students forget about killing themselves. The centre has a dance show coming up and some students fall into an argument about
whether or not you have to qualify as "clinically depressed" in order to be in the show. Ok, I kind of get a wacky humour
in that. But how far can you go making jokes about tragic stuff that’s actually happening on campuses these days? Somebody
makes a sarcastic comment about the fact that the education students who are jumping off the education building are only hurting
themselves, not killing themselves, because the building’s only two storeys high. Sorry, but that joke falls flat for
me – if you’ll pardon the pun.
I can just barely see flashes of wit in some of the movie’s concepts. Ultimately, Violet’s going to find that
the solution to everybody’s problems on campus is a special soap with a wonderful perfume. Oscar Wilde again? (An echo
of his: "In matters of great importance, style, not sincerity, is the vital thing.") One brilliant bit comes in a scene where
the girls are ridiculing a dumb jock (Billy Magnussen) because he can’t name the different colours. But he responds
with an impassioned speech that says: 1) yes, he may be very ignorant; but 2) he has come to university to study; 3) he’s
going to read as much as he can; and 4) the next time the girls encounter him, he’s going to know a lot more than he
does now. Ridiculous as the guy’s situation may seem – not knowing his colours??? – the actor makes
the speech sound sincere, with the result that it’s surprisingly touching. And, speaking about emotional responses,
a person couldn’t help but be buoyed up by the wonderful song-and-dance routines that end the movie.
But the thing that makes the movie pretty much impossible for me to get is the woman at the centre of it. Where is this
Violet coming from and what does she intend? At one point she says very calmly that she doesn’t know what it’s
like to have a guy look at her with love in his eyes. Ok, fine, you’re thinking, she’s a cold fish. But then she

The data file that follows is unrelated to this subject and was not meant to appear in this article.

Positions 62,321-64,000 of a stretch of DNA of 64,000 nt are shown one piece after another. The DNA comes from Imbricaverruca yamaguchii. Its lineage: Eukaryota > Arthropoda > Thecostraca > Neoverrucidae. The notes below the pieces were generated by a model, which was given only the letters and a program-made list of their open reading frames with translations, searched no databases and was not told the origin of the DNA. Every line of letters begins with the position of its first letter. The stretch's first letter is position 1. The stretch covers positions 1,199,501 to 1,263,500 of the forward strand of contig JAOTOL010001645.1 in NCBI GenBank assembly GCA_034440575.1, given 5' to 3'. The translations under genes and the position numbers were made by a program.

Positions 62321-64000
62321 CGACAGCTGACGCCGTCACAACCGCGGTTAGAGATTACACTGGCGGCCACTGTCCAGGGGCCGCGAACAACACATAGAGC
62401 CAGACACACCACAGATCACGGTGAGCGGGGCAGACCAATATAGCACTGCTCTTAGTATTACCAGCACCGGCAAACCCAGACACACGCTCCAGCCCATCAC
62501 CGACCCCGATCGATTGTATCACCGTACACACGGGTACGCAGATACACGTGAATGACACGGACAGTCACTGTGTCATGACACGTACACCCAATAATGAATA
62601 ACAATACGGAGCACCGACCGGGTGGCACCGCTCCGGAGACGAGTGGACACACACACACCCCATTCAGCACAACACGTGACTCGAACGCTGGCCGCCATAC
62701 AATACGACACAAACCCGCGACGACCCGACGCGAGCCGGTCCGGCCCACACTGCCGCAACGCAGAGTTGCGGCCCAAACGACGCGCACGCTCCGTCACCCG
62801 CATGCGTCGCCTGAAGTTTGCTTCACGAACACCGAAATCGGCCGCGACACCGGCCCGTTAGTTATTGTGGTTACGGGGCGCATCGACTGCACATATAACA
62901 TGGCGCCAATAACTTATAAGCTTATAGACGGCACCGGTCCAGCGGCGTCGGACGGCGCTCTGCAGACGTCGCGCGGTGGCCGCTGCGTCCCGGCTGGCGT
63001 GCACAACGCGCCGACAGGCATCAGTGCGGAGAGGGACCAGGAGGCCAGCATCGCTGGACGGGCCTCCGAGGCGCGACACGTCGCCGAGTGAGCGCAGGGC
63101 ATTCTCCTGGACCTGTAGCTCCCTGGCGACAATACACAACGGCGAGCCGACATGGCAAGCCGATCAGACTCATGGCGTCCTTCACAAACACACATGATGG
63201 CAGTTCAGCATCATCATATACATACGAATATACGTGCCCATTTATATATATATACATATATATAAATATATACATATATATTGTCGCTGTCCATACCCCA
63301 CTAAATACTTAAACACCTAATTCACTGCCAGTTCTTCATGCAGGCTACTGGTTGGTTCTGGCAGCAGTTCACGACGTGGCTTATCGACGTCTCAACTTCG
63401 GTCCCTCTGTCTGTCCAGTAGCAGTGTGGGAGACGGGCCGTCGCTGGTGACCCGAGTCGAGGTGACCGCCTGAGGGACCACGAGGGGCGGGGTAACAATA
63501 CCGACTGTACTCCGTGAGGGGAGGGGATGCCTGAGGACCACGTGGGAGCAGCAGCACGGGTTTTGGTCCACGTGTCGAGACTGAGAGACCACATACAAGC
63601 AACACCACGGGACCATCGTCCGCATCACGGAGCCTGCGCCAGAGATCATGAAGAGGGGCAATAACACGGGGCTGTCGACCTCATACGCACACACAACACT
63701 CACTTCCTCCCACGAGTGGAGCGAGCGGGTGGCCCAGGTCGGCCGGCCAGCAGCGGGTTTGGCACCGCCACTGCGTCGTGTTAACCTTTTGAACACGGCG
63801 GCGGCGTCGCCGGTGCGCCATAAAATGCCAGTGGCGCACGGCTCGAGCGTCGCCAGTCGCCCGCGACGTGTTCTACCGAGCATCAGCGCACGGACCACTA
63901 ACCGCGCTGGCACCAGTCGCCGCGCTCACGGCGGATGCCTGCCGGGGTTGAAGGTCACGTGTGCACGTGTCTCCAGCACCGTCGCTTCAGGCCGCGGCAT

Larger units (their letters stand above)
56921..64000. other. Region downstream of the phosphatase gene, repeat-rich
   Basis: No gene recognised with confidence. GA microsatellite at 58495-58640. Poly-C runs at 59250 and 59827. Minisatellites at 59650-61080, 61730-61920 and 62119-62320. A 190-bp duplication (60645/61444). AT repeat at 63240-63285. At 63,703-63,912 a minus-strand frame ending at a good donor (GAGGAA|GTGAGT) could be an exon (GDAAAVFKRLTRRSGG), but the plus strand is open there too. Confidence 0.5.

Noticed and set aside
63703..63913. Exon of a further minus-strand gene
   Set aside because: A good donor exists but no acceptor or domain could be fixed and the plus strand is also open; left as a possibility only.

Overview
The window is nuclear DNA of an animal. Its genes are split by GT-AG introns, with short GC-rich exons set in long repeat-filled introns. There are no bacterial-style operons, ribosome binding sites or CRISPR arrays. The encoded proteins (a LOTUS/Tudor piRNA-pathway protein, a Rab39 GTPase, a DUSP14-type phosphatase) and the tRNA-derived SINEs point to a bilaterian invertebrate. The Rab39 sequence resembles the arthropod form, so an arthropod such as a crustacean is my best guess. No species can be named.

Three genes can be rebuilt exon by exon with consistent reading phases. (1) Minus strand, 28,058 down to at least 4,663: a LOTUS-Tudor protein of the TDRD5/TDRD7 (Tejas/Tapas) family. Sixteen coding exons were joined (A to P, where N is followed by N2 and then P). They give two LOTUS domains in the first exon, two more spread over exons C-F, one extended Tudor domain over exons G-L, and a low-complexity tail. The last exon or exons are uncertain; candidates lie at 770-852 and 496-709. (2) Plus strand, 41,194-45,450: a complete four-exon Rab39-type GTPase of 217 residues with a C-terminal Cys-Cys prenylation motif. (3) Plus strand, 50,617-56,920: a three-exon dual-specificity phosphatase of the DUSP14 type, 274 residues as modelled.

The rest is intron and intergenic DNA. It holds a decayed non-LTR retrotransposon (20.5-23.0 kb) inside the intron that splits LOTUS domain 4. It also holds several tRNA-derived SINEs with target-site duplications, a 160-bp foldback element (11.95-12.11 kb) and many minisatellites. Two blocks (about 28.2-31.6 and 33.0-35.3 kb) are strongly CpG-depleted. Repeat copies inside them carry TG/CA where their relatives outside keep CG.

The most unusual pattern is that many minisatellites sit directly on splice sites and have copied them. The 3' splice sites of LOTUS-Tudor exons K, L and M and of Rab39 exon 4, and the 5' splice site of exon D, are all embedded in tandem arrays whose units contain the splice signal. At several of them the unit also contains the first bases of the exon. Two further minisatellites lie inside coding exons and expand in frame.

turns out to be the most soppy romantic of the bunch. Early on, she gets in a snit on finding her thick-headed boyfriend (Ryan
Metcalf) making out with another girl. But later, when the girls find out that another ruthless cad (Adam Brody) has been
lying to them, Violet says she finds that attractive. What’s going on with this person? Is there any identifiable model
for this character – in real life or in fiction – that could help a person to understand her?
Bewildering as this movie may be, I have to salute director/writer Whit Stillman for trying something very different and
unconventional in the way of humour. For humour to work, though, you’ve got to give your audience some sort of hook
to hang onto, some sort of clue as to why you’re doing what you’re doing and saying what you’re saying.
Most of the time, I can’t find that hook here. Maybe that’s just a demonstration of the fact that somebody’s
quirky sense of humour may not click with somebody else’s. Which could mean that it’s time for your humble reviewer
to look up some other reviews in the hopes of discovering what other people may have found in a movie that completely eludes
Capsule comment: Go figger!!
Nicholas King (Piano Concert) Mazzoleni Hall, Royal Conservatory, Toronto; April 23
People are funny. They’ll turn out in droves and pay major bucks to hear some big name artist – Lang Lang,
say. Yet, only a smattering of them will show up to hear a free concert by a young musician who can give them just
as big a thrill as any of the more famous stars can. Granted, this concert may not have been as well publicized as some
of the ones on the larger stages. And maybe the threat of snow in late April induced a kind of stay-at-home-chill in some
Torontonians who might otherwise have turned up. But the rest of us got to enjoy some extraordinary piano playing.
Nicholas King, a Los Angeles native who’s now in his early twenties, has been studying in Toronto with Marc Durand
at the Glenn Gould School of the Royal Conservatory. The recipient of many prestigious awards, Mr. King is the youngest person
ever to have won the Royal Conservatory’s Music Concerto Competition. His concert at Walt Disney Hall in July of 2010
ended with a standing ovation. (If you Google his name, you’ll find a U-tube video of his performance on Rosie O’Donnell’s